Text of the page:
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east and europe, and the religion preached derived from coherent and learned -- of islam and going on to advise -- [inaudible] >> every religion has perverts and psycho paths who try to hijack it. isis is as much islamic as the kkk is christian. don't they have a cross? don't they do everything in the name of religion and christ? don't they believe that christ compels them to lynch and kill people of african descent? can one really say that the kkk is a christian organization? ...
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>> what more -- what better
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example of compassion and mercy do you have than this? if you say it is in the scriptures doesn't the old testament say an eye for an eye and a tooth for a tooth. if someone did that today would you say they are christian or jewish? i caution people because it seems to have become almost novel, or the flavor of the day, to try to read things in direct interpretations. this is a civilization that preserved the history of the past occurances in the west. western civilization wouldn't exist without this islamic
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civilization. the islamic and the arab civilization are connected to china and europe. intermediate civilization even. if isis represented islam would islam have preserved western and eastern civilization? of course not. i encourage all of you to be careful when it comes to making humanization or accept gener generalations that have no bases in fact. thank you. >> [applause]. >> final question is that ann marie's daughter? >> it is. >> hi, ann.
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>> thank you very much for addressing the issue of women in your country. i think you are right to see this is about increasing issues for many in the world and it should be addressed openly. i want to ask if i heard you correctly. i heard you say there is nothing in your culture that stops the advantagement of women. did i hear that right? >> what i was saying in our faith when it comes to things like driving this isn't religious issue. this is a societal issue. when it comes to issues like education. this isn't a religious issue but a societal issue. we dealt with it and went from no schools for women in 1960 to universe education where 65% of college students are women. i can give you another statistic but it would embarrass me. more than 60% of graduate
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students are woman. some of the top doctors and engineers and lawyers and business people are women. so the opportunities are there. it is not the issue evolving. america gave its independence 220 years ago. 1776, 250 years ago almost. it took a hundred years before women were given the right to vote and another hundred for a woman to be speaker of the house. i am not saying give us a hundred years but be patient. people tend to look at where they are and think everybody should be with us. this could be resistance. america's assumed independence in 1776 and the republic was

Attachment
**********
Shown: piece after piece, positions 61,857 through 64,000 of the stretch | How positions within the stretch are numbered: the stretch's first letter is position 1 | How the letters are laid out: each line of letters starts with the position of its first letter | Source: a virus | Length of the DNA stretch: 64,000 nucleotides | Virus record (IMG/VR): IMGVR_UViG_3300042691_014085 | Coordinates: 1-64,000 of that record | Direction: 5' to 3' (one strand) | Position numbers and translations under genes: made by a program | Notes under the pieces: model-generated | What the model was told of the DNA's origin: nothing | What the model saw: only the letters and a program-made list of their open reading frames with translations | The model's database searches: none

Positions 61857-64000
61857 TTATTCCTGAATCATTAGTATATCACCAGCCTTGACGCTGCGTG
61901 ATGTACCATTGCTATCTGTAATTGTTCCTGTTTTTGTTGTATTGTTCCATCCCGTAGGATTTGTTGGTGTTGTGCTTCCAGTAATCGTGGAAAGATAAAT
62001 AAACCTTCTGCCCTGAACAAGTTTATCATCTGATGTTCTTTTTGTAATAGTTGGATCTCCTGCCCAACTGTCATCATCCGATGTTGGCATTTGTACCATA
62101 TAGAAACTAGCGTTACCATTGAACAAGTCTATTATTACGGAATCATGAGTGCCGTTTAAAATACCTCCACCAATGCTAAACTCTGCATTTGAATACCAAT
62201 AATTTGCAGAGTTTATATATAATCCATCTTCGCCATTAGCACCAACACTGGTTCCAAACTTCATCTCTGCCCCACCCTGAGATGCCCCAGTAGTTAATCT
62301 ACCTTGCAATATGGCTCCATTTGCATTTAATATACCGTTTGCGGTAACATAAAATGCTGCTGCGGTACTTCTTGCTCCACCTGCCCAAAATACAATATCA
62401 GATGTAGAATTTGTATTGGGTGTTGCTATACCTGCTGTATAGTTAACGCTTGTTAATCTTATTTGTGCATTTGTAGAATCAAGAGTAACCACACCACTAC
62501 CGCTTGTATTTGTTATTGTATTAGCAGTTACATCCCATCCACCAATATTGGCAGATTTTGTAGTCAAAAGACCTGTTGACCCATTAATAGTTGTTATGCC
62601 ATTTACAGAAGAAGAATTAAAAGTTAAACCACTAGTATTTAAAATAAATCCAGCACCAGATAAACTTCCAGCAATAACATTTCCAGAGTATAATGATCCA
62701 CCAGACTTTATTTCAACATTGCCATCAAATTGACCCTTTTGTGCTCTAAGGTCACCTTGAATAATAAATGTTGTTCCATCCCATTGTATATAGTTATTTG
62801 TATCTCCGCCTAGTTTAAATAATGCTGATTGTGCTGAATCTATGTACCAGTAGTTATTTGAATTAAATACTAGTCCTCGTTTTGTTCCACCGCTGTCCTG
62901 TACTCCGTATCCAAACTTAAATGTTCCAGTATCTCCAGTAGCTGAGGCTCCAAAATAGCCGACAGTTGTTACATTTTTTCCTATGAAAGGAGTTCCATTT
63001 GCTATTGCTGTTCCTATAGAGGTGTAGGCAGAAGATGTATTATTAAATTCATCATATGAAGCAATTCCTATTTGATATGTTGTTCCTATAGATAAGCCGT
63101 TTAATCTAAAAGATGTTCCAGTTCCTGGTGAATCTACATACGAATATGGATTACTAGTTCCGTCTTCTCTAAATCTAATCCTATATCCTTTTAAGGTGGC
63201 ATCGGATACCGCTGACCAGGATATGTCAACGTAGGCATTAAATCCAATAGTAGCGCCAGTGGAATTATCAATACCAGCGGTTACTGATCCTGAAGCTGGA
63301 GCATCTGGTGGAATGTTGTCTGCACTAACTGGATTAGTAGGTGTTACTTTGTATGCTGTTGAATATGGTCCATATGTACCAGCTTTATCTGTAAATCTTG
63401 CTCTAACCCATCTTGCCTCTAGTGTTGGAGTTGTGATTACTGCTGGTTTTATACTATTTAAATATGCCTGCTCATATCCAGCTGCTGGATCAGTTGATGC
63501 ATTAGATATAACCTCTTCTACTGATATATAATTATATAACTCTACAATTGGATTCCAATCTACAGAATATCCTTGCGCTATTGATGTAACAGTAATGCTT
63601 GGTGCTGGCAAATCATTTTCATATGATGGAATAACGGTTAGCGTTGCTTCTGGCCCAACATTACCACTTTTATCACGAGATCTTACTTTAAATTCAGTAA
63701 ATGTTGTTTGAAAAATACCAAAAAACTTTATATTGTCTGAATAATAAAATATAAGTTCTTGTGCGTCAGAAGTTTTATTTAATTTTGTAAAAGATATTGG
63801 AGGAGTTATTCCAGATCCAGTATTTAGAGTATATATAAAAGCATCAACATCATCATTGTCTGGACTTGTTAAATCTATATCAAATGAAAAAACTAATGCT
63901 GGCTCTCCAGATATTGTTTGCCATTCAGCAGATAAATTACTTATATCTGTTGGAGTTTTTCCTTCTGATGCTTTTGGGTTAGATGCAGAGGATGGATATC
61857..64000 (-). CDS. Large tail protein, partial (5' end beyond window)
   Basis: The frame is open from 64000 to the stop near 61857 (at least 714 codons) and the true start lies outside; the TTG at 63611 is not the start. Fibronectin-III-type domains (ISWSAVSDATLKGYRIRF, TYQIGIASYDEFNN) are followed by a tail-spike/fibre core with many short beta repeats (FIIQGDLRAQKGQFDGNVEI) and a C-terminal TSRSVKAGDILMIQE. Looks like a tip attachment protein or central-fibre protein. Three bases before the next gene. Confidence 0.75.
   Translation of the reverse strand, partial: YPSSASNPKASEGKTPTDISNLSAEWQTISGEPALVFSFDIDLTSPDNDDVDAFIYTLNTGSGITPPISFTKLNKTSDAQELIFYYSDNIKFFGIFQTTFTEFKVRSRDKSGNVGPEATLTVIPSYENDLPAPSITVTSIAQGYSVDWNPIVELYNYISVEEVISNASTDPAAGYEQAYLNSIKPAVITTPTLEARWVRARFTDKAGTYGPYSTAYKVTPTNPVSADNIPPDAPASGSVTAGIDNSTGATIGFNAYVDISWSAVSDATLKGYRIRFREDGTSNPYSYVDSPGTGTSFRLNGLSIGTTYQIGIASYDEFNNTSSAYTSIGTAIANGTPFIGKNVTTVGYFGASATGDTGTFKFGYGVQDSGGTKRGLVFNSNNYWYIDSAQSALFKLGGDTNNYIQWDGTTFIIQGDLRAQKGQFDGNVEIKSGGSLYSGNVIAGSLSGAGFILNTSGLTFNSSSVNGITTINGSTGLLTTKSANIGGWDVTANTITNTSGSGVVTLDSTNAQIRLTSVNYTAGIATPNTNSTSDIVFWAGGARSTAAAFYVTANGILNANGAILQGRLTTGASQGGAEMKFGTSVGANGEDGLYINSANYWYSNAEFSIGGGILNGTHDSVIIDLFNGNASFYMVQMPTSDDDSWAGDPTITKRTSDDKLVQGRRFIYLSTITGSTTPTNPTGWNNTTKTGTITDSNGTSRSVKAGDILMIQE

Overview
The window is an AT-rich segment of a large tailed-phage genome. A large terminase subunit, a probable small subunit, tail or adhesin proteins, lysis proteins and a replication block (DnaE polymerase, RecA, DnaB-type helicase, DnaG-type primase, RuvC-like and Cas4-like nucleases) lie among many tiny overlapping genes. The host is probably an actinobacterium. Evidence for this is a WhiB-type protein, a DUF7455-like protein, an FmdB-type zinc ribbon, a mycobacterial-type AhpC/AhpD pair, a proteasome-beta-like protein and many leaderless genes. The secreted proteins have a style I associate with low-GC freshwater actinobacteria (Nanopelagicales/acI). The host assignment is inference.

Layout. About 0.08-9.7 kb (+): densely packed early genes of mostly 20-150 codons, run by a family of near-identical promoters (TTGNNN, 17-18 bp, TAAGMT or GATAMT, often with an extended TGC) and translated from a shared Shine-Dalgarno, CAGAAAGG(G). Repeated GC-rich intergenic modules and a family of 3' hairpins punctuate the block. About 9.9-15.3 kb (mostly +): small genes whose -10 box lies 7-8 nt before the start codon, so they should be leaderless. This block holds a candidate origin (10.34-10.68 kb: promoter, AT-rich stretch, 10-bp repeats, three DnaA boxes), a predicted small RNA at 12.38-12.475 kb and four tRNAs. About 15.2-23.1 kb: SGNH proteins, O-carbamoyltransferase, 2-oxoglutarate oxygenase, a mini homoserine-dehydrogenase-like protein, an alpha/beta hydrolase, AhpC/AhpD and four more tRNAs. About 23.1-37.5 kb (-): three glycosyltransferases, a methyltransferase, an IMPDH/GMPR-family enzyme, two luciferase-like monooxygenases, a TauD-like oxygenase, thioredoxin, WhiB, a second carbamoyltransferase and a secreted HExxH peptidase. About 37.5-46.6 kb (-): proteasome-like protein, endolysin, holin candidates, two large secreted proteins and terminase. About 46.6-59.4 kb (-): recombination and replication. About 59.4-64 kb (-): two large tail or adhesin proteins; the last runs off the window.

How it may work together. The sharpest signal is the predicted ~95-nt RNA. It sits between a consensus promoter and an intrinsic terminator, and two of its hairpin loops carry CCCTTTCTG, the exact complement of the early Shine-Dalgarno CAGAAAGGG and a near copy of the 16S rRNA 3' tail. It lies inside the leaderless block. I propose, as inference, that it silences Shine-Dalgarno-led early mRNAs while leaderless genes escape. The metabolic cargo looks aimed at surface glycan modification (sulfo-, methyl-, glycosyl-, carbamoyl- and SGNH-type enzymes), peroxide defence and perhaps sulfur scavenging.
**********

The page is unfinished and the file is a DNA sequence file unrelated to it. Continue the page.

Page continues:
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founded two decades later and it took almost 80 years before slavery was abolished and a hundred years for the civil right movement and another decade before you had real social justice equality in america. things take time. you hope in the modern world with communication and technology this process is sped up but it takes time. we cannot expect to rush things overnight otherwise we would not be who we are. >> thank you so much, mr. minister. let's give a hand to foreign minister of saudi arabia. i simply hope to be able to welcome you back last year. you should consider this is standing invitation from now on.
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>> thank you very much. >> ladies and gentlemen, thank you it is a pleasure to be back here in germany again. the jordanian and german people share many bonds at a level i believe of deep common values, peace, mutual respect and the wellbeing of all. those principles have empowered and i believe this country's vital role in the peaceful transformation of europe as well as the world. and no one symbolizes that better than my good friend chancellor merkle. i have witnessed her strong leadership in the world on terror and in facing international challenges. as a close friend of germany, i want to point out how greatly i respect her wisdom and
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tremendously admire her vision. my friends, we have heard that we are stuck in the dangers of the past. fighting the last wars that the president won. and let's us recognize that here now. we are all fighting the next war. a new and complex struggle on the future. i have called the struggle a thirled world war by other means. the point is -- third not necessarily the threat is global although it does indeed impact the entire national community. but world wars share something else as well. they are massive change agents. winning or loosing this global war will shape global values and define our security and way of life well into the 21st century.